Fault Diagnosis of Discrete-Event Systems from Abstract Observations

keywords: Model-based diagnosis, abduction, active systems, discrete-event systems, finite automata, observability, abstract observations, uncertainty
Active systems (ASs) are a special class of (asynchronous) discrete-event systems (DESs). An AS is represented by a network of components, where each component is modeled as a communicating automaton. Diagnosing a DES amounts to finding out possible faults based on the DES model and a sequence of observations gathered while the DES is being operated. This is why the diagnosis engine needs to know what is observable in the behavior of the DES and what is not. The notion of observability serves this purpose. In the literature, defining the observability of a DES boils down to qualifying the state transitions of components either as observable or unobservable, where each observable transition manifests itself as an observation. Still, looking at the way humans observe reality, typically by associating a collection of events with a single, abstract perception, the state-of-the-art notion of DES observability appears somewhat narrow. This paper presents, a generalized notion of observability, where an observation is abstract rather than concrete, since it is associated with a DES behavioral scenario rather than a single component transition. To support the online diagnosis engine, knowledge compilation is performed offline. The outcome is a set of data structures, called watchers, which allow for the tracking of abstract observations.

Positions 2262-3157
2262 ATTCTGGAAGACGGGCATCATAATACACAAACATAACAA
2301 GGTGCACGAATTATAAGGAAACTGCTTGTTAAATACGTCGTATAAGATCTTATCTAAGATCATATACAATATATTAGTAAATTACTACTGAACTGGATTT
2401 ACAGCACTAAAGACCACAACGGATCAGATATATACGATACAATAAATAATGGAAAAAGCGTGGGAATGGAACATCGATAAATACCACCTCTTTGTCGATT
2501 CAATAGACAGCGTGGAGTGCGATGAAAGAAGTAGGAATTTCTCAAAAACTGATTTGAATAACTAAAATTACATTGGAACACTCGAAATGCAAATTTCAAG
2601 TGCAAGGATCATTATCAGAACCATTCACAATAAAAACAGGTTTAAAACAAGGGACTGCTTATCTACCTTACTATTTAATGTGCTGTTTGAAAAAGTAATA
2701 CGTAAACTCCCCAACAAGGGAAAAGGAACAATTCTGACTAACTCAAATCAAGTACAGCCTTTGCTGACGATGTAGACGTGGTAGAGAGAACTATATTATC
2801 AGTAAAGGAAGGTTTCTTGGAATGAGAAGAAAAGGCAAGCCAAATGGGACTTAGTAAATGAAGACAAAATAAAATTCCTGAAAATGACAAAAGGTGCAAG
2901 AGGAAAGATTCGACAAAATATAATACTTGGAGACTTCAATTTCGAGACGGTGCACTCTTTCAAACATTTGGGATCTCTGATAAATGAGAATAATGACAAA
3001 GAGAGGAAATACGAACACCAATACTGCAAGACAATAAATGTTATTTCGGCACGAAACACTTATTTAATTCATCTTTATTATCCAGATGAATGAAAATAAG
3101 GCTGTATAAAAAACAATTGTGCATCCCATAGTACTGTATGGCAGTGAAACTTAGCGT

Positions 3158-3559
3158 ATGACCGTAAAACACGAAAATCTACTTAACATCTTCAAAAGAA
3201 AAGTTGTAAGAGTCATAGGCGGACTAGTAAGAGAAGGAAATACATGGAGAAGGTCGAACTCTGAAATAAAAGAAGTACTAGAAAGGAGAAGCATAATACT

reference: Vol. 41, 2022, No. 1, pp. 116–134